My anger and frustration were quickly forgotten, replaced by disappointment and bewilderment. I was disappointed because the private room showdown was thoroughly anti-climactic. I take more clothes off at the Zara fitting room! I was bewildered because I couldn't figure out what's in it for Patel. I didn’t feel the least humiliated if humiliation was what he was after. He, on the other hand, had to stare down another dude in his underwear. The punishment was as much for me as it was for him.

“Go and find another job, pal,” I said to Patel as my friend and I walked out of the room. My snide comment was unnecessary, almost childish. But by then there was nothing more he could do to me. There were no more bullets in his gun. He would return to the x-ray machines and harass the next unruly passenger. And I would rejoin my friends and get back on our journey to Hong Kong.

*                      *                    *

This is a true story. It happened after my ski trip in Chamonix, France, during the Chinese New Year holidays. What I did was rash and stupid. I should have dropped the matter when I still had the chance to, but instead I went against my judgment and let my disdain for authority get the better of me. I scoffed at Alec Baldwin when he got thrown off the plane for being, well, a smart aleck with the flight attendant who made him turn off his phone. Like Baldwin I could have ended up missing my flight altogether. And for what? Smart people don’t take uncalculated risks. Neither Baldwin nor I is very smart.

Smart Alec should have kept his month shut

I don’t know why I did what I did. Was I defending civil liberties when they were trampled on in the name of national security? Or was I standing up against rules and policies that defy common sense, when most passengers would take it lying down to avoid getting into trouble? What I do know is that from now on I will avoid Heathrow like a plague.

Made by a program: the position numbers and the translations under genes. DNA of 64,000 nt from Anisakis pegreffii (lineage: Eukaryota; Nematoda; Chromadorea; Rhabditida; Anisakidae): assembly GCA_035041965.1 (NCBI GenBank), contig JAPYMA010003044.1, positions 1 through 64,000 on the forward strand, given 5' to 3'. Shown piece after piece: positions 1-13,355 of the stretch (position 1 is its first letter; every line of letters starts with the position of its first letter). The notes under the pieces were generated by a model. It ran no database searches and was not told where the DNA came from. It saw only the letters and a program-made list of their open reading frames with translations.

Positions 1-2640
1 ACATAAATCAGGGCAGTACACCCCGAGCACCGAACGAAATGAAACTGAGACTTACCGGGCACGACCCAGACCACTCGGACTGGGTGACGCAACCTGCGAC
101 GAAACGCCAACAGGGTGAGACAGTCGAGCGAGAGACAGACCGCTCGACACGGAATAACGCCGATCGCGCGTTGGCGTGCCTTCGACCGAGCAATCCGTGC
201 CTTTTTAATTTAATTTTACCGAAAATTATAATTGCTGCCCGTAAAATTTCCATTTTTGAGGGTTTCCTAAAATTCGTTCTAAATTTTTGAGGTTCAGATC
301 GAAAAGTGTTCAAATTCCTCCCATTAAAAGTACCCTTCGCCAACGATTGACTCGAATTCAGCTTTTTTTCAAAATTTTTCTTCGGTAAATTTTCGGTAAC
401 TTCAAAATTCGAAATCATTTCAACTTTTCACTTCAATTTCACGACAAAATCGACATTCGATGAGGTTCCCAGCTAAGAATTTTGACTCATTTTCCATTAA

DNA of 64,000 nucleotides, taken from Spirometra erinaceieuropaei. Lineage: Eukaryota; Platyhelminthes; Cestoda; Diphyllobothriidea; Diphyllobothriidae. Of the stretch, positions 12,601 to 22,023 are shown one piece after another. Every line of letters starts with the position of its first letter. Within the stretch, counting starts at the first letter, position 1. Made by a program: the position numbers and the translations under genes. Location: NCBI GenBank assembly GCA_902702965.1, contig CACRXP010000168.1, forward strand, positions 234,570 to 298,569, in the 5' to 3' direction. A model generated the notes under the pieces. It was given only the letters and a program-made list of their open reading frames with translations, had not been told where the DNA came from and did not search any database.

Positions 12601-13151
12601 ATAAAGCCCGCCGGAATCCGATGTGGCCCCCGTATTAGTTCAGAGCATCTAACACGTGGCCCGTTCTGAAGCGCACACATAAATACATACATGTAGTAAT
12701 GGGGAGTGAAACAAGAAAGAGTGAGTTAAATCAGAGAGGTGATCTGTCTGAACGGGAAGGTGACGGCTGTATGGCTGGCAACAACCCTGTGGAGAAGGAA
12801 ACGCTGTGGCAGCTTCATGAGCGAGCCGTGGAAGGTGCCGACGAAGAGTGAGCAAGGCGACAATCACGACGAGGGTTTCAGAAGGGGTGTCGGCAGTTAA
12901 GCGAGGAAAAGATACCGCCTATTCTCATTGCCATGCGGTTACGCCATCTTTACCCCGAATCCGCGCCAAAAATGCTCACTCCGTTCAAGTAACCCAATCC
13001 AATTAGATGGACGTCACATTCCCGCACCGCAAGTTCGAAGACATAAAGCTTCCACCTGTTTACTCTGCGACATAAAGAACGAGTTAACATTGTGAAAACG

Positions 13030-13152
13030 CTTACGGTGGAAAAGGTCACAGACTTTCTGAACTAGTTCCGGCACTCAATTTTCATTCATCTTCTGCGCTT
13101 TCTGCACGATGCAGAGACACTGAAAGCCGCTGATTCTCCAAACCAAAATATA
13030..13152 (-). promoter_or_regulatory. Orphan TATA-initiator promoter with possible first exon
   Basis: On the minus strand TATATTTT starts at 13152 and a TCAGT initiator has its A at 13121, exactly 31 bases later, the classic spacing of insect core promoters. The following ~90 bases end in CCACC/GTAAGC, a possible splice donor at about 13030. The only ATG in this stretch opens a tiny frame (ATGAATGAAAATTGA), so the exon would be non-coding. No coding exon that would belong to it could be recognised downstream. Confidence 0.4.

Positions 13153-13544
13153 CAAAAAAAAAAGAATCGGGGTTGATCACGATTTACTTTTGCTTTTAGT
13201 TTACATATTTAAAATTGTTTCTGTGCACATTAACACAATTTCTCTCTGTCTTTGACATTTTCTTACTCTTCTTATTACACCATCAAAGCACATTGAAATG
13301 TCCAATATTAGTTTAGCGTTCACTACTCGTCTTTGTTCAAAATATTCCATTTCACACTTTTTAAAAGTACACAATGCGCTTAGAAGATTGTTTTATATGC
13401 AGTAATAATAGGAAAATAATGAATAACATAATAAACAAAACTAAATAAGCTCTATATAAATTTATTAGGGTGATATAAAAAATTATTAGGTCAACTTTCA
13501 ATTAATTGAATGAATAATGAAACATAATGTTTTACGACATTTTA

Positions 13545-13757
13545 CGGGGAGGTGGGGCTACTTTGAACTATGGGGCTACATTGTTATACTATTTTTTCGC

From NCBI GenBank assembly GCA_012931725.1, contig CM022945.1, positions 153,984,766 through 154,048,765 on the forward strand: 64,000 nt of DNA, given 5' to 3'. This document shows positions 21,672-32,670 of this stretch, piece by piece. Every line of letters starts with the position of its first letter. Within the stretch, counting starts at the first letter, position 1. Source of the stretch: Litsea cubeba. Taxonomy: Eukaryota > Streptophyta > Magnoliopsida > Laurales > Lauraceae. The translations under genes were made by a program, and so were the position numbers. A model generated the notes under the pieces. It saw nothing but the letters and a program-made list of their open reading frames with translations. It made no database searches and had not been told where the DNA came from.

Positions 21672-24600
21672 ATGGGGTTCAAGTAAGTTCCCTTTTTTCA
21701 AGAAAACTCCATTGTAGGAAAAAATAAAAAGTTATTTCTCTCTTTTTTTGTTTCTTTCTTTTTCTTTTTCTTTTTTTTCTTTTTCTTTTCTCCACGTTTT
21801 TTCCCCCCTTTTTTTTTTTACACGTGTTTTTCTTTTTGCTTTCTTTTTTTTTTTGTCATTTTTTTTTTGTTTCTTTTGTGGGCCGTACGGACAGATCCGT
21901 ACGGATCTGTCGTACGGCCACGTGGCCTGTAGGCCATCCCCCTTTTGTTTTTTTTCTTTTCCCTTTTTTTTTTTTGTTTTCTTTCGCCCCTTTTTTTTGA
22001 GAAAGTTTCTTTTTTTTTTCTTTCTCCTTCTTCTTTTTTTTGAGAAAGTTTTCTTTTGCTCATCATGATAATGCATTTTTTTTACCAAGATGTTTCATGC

My incident at Terminal 3 has confirmed every horror story I have heard about the universally hated airport: passengers losing their baggage, flights cancelled at the first sign of snow, security staff confiscating alcohol still in a duty free bag. If Heathrow is symptomatic of what’s wrong with Britain, and if Britain is representative of the rest of Europe, then I am seriously worried about the global economy. The European debt crisis might just be as horrendous and hopeless as the airport itself. 

To those of you who plan on going to the London Olympics this August, I wish you good luck.

* The names in this article have been altered.

A last century's power clinging on

Popular Posts

“As I See It” has moved to www.jasonyng.com/as-i-see-it

As I See It has a new look and a new home!! Please bookmark www.jasonyng.com/as-i-see-it for the latest articles and a better reading experience. Legacy articles will continue to be available on this page. Thank you for your support since 2008. www.jasonyng.com/as-i-see-it

From Street to Chic, Hong Kong’s many-colored food scene 由大排檔到高檔: 香港的多元飲食文化

Known around the world as a foodie’s paradise, Hong Kong has a bounty of restaurants to satisfy every craving. Whether you are hungry for a lobster roll, Tandoori chicken or Spanish tapas, the Fragrant Harbour is certain to spoil you for choice. The numbers are staggering. Openrice, the city’s leading food directory, has more than 25,000 listings—that’s one eatery for every 300 people and one of the highest restaurants-per-capita in the world. The number of Michelin -starred restaurants reached a high of 64 in 2015, a remarkable feat for a city that’s only a little over half the size of London. Amber and Otto e Mezzo occupied two of the five top spots in Asia according to The World’s Best Restaurants , serving up exquisite French and Italian fares that tantalise even the pickiest of taste buds. Dai pai dong is ever wallet-friendly While world class international cuisine is there for the taking, it is the local food scene in Hong Kong that steals the hearts of residents a